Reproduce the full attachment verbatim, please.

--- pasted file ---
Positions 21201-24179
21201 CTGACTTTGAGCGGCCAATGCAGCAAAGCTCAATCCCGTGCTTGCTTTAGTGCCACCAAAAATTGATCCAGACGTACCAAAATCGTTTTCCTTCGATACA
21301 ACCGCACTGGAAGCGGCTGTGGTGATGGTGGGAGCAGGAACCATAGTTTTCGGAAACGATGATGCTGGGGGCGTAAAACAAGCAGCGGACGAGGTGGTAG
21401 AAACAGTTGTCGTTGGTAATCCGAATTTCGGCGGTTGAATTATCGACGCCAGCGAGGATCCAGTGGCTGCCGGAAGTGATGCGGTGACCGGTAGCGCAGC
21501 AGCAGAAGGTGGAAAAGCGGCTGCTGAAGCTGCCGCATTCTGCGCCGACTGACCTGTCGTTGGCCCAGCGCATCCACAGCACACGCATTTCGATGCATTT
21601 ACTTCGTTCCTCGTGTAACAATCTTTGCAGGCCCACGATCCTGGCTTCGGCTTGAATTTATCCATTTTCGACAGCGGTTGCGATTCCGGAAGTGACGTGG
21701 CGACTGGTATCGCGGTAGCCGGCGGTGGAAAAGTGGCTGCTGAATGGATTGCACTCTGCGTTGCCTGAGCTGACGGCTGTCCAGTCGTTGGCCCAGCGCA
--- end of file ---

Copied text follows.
Positions 21201-24179
21201 CTGACTTTGAGCGGCCAATGCAGCAAAGCTCAATCCCGTGCTTGCTTTAGTGCCACCAAAAATTGATCCAGACGTACCAAAATCGTTTTCCTTCGATACA
21301 ACCGCACTGGAAGCGGCTGTGGTGATGGTGGGAGCAGGAACCATAGTTTTCGGAAACGATGATGCTGGGGGCGTAAAACAAGCAGCGGACGAGGTGGTAG
21401 AAACAGTTGTCGTTGGTAATCCGAATTTCGGCGGTTGAATTATCGACGCCAGCGAGGATCCAGTGGCTGCCGGAAGTGATGCGGTGACCGGTAGCGCAGC
21501 AGCAGAAGGTGGAAAAGCGGCTGCTGAAGCTGCCGCATTCTGCGCCGACTGACCTGTCGTTGGCCCAGCGCATCCACAGCACACGCATTTCGATGCATTT
21601 ACTTCGTTCCTCGTGTAACAATCTTTGCAGGCCCACGATCCTGGCTTCGGCTTGAATTTATCCATTTTCGACAGCGGTTGCGATTCCGGAAGTGACGTGG
21701 CGACTGGTATCGCGGTAGCCGGCGGTGGAAAAGTGGCTGCTGAATGGATTGCACTCTGCGTTGCCTGAGCTGACGGCTGTCCAGTCGTTGGCCCAGCGCA